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    New $20 Bill Spent at Kroger

    DETROIT -- A Kroger supermarket here this morning became one of the first establishments in the country to accept the new $20 bill. The bill was introduced by the U.S. government and local leaders.

    DETROIT -- A Kroger supermarket here this morning became one of the first establishments in the country to accept the new $20 bill. The bill was introduced by the U.S. government and local leaders.

    The new currency includes improved security features and subtle background colors of green, peach, and blue. Today marks the day banks begin receiving the new bills from the Federal Reserve System and in turn begin distributing them to their customers. It will take several days or even weeks for the bills to fully circulate through the community.

    James Pieper, communications coordinator for the Federal Reserve Bank of Chicago, made the first Detroit purchase with the new $20 note at the Kroger store at 14383 Gratiot Avenue.

    "We are pleased to showcase the new $20 note in Detroit," said Pieper. "Not only is the new note vital to the local economy, but it's also important for Detroiters to be aware of the new changes that have been made to their money."

    "Kroger has made it a priority to educate our cash handlers, making sure that they will be able to recognize the security features of the new bill," said Leonard Terranova, senior manager of public affairs for Kroger. "They are well prepared to handle all $20 notes, and we are honored to host the first Detroit transaction with this new bill."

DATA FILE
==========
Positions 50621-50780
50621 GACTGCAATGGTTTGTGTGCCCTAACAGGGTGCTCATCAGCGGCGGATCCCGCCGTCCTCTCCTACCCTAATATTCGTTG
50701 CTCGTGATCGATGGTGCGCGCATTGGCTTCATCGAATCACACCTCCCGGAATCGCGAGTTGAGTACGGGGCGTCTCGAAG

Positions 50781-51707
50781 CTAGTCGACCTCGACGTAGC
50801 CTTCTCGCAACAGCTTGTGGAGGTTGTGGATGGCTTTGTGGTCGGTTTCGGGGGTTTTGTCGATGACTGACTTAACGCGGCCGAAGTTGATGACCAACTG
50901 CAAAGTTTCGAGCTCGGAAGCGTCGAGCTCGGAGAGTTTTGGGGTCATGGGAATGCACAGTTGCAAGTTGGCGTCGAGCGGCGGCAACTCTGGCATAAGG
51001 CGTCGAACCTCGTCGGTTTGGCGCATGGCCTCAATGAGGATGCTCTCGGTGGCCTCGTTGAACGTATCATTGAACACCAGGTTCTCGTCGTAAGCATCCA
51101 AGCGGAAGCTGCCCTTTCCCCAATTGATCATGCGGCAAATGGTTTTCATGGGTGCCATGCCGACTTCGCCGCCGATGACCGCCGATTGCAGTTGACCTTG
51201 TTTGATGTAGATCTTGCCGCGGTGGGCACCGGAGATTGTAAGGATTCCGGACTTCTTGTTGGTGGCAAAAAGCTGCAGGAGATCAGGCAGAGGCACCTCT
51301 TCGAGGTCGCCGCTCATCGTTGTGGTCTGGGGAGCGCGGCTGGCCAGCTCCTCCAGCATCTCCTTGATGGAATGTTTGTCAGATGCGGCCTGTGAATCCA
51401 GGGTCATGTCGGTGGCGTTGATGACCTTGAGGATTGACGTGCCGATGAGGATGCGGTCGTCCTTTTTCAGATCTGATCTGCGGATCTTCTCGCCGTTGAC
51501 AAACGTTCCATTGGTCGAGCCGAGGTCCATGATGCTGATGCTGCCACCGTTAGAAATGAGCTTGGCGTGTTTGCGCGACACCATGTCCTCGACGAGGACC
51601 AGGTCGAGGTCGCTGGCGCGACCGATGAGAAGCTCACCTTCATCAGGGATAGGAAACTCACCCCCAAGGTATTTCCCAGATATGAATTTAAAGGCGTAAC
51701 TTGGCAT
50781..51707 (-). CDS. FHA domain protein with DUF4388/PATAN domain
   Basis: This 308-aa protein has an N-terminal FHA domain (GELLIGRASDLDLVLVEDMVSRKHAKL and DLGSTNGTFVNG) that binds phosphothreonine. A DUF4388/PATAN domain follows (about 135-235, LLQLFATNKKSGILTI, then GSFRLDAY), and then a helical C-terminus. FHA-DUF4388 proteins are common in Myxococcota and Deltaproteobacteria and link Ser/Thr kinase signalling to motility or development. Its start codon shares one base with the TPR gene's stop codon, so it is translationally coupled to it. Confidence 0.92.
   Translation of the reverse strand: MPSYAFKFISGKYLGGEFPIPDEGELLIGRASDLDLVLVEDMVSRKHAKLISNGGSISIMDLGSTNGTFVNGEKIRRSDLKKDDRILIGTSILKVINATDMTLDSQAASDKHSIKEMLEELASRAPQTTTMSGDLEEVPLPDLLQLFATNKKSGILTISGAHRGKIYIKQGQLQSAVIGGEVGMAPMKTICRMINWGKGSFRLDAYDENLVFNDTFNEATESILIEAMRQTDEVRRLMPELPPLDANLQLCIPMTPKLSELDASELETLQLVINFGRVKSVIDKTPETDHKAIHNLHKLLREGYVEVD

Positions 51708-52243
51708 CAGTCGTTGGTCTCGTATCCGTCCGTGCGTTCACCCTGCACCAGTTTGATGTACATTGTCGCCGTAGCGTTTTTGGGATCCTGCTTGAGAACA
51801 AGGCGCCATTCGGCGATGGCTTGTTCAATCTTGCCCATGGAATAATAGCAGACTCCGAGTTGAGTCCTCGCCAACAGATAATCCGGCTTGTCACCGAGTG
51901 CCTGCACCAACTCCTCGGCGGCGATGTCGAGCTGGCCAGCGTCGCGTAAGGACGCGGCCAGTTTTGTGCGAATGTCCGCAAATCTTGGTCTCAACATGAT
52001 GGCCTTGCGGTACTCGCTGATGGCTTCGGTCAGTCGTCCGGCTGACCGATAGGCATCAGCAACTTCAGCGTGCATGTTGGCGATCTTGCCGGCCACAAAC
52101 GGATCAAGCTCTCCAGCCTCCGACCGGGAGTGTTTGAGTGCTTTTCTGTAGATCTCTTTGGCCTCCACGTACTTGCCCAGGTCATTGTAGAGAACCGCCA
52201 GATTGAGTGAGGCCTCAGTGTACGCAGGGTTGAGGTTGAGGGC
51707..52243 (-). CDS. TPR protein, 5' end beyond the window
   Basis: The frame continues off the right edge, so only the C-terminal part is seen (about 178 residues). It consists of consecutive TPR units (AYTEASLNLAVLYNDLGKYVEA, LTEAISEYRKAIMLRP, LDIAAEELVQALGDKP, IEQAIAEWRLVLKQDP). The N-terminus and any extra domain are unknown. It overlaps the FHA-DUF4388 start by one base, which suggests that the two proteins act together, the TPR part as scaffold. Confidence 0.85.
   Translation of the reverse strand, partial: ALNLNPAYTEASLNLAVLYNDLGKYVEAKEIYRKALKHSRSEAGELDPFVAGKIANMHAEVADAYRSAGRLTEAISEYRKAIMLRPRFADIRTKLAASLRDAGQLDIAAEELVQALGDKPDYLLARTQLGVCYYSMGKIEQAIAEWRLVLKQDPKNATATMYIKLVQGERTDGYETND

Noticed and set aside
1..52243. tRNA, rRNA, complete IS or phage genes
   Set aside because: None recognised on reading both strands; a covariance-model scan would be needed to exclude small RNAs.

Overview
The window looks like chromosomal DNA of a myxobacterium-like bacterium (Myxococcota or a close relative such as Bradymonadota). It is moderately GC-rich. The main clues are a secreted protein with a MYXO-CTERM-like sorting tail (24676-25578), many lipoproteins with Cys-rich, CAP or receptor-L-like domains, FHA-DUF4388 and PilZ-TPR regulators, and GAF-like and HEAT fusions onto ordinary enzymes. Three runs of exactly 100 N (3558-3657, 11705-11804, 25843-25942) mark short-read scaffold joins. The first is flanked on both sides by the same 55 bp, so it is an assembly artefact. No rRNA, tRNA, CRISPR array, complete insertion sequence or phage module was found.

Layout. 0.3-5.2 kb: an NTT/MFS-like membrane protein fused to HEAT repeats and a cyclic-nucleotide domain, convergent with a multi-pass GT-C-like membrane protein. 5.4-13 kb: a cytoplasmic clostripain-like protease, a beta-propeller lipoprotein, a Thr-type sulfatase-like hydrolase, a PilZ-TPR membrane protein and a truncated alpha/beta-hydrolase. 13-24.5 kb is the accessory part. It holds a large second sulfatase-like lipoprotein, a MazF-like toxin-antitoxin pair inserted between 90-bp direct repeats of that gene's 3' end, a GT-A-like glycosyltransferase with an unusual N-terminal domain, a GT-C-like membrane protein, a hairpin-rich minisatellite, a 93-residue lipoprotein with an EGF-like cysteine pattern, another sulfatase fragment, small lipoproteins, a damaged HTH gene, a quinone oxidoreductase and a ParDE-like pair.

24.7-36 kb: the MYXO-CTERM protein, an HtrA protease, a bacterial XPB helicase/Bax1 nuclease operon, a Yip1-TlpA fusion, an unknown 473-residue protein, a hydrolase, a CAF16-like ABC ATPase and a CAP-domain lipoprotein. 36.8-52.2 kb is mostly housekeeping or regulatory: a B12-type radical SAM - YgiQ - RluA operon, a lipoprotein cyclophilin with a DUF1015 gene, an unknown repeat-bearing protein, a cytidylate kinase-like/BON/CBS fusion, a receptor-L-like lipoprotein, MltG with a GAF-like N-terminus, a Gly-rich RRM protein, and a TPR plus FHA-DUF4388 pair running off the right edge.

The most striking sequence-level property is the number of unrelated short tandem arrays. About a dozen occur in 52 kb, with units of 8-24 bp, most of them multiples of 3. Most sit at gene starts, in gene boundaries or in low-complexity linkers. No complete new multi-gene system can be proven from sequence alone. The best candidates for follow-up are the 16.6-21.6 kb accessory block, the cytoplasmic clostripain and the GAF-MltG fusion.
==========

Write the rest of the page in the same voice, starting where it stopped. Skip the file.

The Detroit event was one of more than 30 that took place around the country, including events in New York and Washington, D.C. Tom Ferguson, director of the U.S. Treasury's Bureau of Engraving and Printing (BEP), and Marsha Reidhill, the Federal Reserve Board's assistant director for cash and fiscal agency, marked today's historic issue of the new $20 bill in New York's Times Square, where they spent the new bills at Times Square-area businesses.

    The BEP and the Federal Reserve System have been educating the public worldwide about the new bills in professional and community settings, in preparation for a smooth transition this fall. Over 37 million items of training materials, such as brochures, posters, training videos, and CD-ROMS, have been ordered by businesses large and small to train their cash-handling employees on the bill's new look and updated security features. Additionally, there have been more than 2 million visits to the new money Web site (www.moneyfactory.com/newmoney) for information. The public education program continues globally with broadcast, print, Internet, and other public education advertising, and integration of the new money's look and security features will be featured in the story lines of television programs that reach millions of viewers.

    New designs for the $50 and $100 notes are scheduled for introduction in 2004 and 2005, respectively. Different colors will be used for different denominations, which will help everyone -- particularly those who are visually impaired -- to tell them apart. Redesign of the $5 and $10 notes is under consideration, but the $1 and $2 notes will not be redesigned. Even after the new money is issued, older-design notes will remain legal tender.

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